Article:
The Queen presided over some of the most seismic changes this country has ever known. And through it all she has been the embodiment of duty and public service. People are pictured above paying their respects outside Buckingham Palace
But we have heard it all before and the family has come a long way since the death of Diana, Princess of Wales – the last time it seemed to be in mortal danger. It has modernised and slimmed down and despite the best efforts of Andrew, Harry and Meghan to drag it into the gutter, the important members are doing an excellent job.
After a distinctly rocky period following Diana’s death, Prince Charles has grown into his role of king-in-waiting and proved to be right on many important issues of the day – not least the environment.
Camilla, once less than popular, has become the perfect consort. Her calm demeanour, easy charm and formidable charity work have won over the doubters and she will make a good queen.
In the next generation, the monarchy has some serious star quality. Kate has been a revelation, looking and acting every inch the princess and bringing her naturally shy husband out of his shell. Clearly besotted with each other and their three children, one feels that when the time comes the monarchy will be safe in their hands.
The rift between William and his brother is a tragedy but it is all of Harry and Meghan’s making. They want the privileges and trappings of royal life without any of the obligations. But even America is becoming sick of their preposterous witterings and relentless attention seeking. They do not pose any lasting threat.
We must also applaud the part of Princess Anne in upholding the Queen’s dedication to duty. Invariably the most hardworking royal, she has been a true credit to her parents and her country.
Britain has been ruled by a constitutional monarchy since 1688. While other nations have succumbed to revolution and political extremism, Britain has been a beacon of democratic stability.
The role of the sovereign in government may be largely symbolic but it is of crucial importance.
Our head of state is above the fray of petty politics yet ensures the smooth transfer of power between governments.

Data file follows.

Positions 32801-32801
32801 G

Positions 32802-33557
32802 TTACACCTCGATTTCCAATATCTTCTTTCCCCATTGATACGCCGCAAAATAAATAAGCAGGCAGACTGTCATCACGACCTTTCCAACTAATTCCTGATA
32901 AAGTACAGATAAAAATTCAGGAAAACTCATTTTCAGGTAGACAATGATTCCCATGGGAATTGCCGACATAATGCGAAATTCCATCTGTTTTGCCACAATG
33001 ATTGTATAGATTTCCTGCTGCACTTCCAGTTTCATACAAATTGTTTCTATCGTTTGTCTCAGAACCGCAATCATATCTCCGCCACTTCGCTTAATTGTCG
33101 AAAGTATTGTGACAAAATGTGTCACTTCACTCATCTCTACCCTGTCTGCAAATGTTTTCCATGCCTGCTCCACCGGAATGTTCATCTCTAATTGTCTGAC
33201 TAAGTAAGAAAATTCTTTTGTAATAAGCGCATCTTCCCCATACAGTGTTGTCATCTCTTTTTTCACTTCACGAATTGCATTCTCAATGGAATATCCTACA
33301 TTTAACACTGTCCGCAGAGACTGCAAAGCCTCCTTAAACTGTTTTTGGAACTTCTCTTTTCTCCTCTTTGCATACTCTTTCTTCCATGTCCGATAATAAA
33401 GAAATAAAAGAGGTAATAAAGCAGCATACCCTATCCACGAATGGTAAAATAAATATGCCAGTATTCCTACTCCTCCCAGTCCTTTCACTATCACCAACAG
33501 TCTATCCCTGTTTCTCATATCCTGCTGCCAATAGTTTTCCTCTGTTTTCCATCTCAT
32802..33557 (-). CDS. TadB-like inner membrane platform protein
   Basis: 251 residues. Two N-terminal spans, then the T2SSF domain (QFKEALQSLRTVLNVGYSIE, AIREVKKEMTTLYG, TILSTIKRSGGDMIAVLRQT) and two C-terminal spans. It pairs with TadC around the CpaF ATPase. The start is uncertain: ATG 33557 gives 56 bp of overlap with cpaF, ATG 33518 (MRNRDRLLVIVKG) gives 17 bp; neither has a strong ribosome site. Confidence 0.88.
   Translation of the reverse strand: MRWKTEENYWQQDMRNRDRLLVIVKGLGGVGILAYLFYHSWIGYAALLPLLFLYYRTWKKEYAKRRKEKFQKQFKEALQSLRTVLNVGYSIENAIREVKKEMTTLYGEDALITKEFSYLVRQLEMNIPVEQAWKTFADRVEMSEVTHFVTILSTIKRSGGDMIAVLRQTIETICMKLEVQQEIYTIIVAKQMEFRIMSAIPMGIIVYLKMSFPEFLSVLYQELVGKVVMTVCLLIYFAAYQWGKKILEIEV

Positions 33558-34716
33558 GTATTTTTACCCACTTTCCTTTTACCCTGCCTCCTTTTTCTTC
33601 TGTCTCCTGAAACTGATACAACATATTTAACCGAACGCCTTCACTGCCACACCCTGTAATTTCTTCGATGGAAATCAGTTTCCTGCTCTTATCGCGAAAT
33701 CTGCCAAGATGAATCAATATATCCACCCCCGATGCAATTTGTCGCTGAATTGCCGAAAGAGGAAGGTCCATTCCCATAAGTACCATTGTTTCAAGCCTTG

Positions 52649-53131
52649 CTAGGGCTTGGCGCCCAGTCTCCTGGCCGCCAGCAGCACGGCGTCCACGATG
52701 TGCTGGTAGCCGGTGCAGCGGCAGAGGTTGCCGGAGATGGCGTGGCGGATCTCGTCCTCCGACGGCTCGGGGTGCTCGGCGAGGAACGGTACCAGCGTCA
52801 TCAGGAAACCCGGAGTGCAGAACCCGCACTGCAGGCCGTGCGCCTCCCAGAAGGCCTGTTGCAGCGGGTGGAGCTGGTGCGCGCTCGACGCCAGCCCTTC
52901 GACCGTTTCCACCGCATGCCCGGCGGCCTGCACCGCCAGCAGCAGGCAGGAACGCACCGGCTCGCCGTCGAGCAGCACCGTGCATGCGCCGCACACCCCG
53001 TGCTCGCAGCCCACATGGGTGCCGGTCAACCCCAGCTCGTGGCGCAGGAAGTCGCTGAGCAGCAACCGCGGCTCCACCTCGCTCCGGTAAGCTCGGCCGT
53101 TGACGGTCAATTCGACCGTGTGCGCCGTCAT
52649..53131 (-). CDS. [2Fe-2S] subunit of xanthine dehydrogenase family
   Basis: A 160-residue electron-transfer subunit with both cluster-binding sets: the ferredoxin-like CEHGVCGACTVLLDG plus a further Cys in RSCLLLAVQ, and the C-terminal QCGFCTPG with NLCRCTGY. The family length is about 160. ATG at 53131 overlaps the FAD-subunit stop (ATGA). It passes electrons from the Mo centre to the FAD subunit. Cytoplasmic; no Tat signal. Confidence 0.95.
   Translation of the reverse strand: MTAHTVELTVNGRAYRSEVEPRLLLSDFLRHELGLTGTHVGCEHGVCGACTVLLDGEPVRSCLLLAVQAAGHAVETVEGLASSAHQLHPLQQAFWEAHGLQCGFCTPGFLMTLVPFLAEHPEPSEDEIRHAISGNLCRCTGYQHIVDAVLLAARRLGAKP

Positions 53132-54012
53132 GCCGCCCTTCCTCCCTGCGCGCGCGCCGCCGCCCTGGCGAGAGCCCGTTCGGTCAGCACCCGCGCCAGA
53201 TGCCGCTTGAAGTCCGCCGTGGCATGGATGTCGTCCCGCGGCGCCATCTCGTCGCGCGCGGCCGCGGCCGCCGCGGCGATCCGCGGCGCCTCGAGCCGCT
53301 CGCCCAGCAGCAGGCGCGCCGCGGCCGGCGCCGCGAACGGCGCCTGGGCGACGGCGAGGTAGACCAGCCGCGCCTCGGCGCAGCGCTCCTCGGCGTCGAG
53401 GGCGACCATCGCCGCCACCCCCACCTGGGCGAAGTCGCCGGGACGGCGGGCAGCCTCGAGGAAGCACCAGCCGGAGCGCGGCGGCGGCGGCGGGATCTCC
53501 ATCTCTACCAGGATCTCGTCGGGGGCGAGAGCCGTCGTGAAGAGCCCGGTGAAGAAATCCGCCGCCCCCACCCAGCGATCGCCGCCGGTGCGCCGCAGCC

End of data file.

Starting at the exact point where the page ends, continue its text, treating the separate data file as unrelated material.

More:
An elected president would inevitably have a political bias and agenda. Consider the Queen and then think of some alternatives – President Blair or, God forbid, President Corbyn. One of the Queen’s greatest legacies is that she shaped and cherished the Commonwealth. From the acrimony and tumult that marked the end of empire, a brotherhood of nations emerged.
Even countries which were never British colonies have joined, showing its appeal as a mutually supportive commercial and political union.
It is here the new king will need to emulate his mother’s seemingly effortless diplomacy if the organisation is to survive in its present form.
Although he becomes head of state in 14 Commonwealth countries including Canada, Jamaica, Australia and New Zealand, there is rising republican sentiment in most. While his mother was alive it was muted. Now she’s gone it will certainly be louder.
But that is for the future. For now he and the rest of the family, though bereaved, will no doubt be reflecting on her remarkable life and the new Elizabethan age she ushered in.
It’s hard to believe she’s really gone, such has been her unique and lasting place in our national life.
Not born to be queen but propelled into the role of heir presumptive after the abdication of her uncle, Edward VIII, and sovereign at just 25 on the untimely death of her father, she evolved into the consummate monarch.
In her first major speech, delivered in Cape Town on her 21st birthday, the then Princess Elizabeth made this pledge to her people: ‘I declare before you all that my whole life whether it be long or short shall be devoted to your service and the service of our great imperial family to which we all belong.’
It is a promise she kept faithfully to the end. As always, she was as good as her word.